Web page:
Last week, President Bush vetoed a bipartisan bill to expand the State Children’s Health Insurance Program. The bill would expand health care coverage to uninsured children and to children whose families are hard-pressed to afford private insurance.
Unusually, the president vetoed the bill in private with no media present. This is not surprising given the immense popularity of the bill. The widespread support for the bill is evidenced by the fact that the Senate has passed its version of the bill with a bipartisan majority large enough to override a presidential veto. The House is only 25 votes short of a two-thirds majority.
Sadly, the reasons that President Bush has cited for vetoing the bill — reasons echoed by those Republicans who oppose the bill — are false and uninformed.
“I believe in private medicine. I believe in helping poor people, which was the intent of SCHIP, now being expanded beyond its initial intent. I also believe that the federal government should make it easier for people to afford private insurance. I don’t want the federal government making decisions for doctors and customers,” Bush said. “The policies of the government ought to be to help poor children and to focus on poor children, and the policies of the government ought to be to help people find private insurance, not federal coverage.”
What the president does not realize — or has chosen not to acknowledge — is the fact that through SCHIP, children are enrolled in private insurance. The bill is not about federalizing medicine. Many of the additional children who would be enrolled under the bill are already eligible. A major feature of the bill is simplifying enrollment procedures so that those children who are eligible but not enrolled can receive the health insurance coverage that was intended for them. The bill also puts a cap on the income eligibility of families — three times the federal poverty level or approximately $60,000 for a family of four. Bush’s claim that families making up to $83,000 could enroll in SCHIP is simply false.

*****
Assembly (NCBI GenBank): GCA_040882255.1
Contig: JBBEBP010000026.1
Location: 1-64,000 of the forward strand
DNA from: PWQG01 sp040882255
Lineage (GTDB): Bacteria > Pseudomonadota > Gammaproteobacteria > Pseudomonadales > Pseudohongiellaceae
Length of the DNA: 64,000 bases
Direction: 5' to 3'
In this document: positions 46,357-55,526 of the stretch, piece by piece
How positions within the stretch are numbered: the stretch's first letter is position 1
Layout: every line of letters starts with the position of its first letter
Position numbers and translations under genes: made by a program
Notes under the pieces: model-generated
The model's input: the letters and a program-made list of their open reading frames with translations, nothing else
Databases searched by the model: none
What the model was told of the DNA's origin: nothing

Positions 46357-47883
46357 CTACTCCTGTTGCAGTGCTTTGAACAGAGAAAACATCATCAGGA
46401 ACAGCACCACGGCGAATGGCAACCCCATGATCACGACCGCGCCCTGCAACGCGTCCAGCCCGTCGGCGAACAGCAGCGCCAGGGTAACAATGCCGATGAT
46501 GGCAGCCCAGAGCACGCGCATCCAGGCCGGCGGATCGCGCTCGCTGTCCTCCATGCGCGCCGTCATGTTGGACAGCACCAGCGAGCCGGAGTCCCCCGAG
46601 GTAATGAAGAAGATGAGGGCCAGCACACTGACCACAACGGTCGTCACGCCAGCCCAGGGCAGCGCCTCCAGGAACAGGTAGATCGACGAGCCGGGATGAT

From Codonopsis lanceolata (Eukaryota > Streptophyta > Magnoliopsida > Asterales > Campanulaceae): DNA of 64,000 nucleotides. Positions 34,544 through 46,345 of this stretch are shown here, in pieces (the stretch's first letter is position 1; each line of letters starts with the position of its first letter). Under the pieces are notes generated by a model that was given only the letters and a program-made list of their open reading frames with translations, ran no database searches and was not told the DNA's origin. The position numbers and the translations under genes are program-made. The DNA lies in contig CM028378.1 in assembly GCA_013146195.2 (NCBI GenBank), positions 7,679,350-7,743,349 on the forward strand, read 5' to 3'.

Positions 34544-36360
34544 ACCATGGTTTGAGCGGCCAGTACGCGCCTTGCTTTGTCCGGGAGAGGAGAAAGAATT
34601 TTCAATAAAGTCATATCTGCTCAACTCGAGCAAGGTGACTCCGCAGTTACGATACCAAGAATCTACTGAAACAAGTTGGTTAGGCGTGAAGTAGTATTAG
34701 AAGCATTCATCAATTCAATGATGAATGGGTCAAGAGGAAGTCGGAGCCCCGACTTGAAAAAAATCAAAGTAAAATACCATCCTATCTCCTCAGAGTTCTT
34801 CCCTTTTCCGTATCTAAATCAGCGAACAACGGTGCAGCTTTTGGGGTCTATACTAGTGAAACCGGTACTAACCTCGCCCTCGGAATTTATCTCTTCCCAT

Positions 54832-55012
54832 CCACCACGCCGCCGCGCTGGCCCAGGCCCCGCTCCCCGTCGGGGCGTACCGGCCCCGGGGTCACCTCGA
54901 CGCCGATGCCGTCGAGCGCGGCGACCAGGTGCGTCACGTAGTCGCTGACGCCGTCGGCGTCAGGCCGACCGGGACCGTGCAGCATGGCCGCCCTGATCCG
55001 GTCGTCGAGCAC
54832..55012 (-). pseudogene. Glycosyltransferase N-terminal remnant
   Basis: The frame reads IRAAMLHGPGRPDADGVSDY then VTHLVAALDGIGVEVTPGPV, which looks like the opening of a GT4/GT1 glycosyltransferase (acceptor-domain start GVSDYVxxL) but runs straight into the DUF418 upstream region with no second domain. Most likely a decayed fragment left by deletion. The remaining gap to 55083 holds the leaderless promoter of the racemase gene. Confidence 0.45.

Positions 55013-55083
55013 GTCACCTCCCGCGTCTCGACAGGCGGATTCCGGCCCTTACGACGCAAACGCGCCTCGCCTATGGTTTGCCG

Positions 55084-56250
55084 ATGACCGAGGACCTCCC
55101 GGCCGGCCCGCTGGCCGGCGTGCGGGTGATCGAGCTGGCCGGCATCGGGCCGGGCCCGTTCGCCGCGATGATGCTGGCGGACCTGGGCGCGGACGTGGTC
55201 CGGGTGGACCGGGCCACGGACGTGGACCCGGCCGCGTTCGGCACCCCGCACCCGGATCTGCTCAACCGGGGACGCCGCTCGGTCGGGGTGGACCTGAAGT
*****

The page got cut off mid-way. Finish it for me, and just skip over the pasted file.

The president also claimed that he supports policies to help poor children and to help people afford private insurance. Yet he is in favor of alternatives to the SCHIP bill which would leave many of America’s children uninsured.
One senator who opposes the bill did so partly on account of the fact that some adults (though not very many) are covered as well. This is true, but many of these adults are pregnant mothers. In this case, the beneficiary of SCHIP is not some adult to who is trying to take advantage of the system, but rather a pregnant woman and her unborn child.
The most striking claim that the president and opposed Republicans have made, though, is that this bill is just a brainchild of the Democrats. This could not be farther from the truth. Many of the negotiations for the bill have been spearheaded by Republicans from states as diverse as Iowa, Utah and Oregon. Children’s health is not a partisan issue, as some have tried to make it out to be.
One of Bush’s final reasons for not supporting the bill is that it exceeds his budget preferences by $23 billion. When it comes to funding the bill, though, even a representative from the libertarian Cato Institute points out that Bush’s assertions have little backing. The amount of new spending is negligible when compared to that frequently supported or even requested by Bush for stereotypically Republican projects. Bush, says the representative from the Cato Institute, seems opposed to new spending only when the spending is associated with a Democratic end.
The House will re-vote on the bill in approximately two weeks. In the meantime, Republicans and Democrats are working passionately to round up the 15 to 25 additional votes needed to override the presidential veto. You can do your part as well. It only takes five minutes to write an e-mail to your representative.
Children’s health insurance should not be subject to misinformed testimony or partisanship. Instead it should be marked by intelligent policy-making grounded in common sense. Children, however, do not have a vote. Rather, they rely on us to advocate for them.
Cari Carson is a senior in Saybrook College.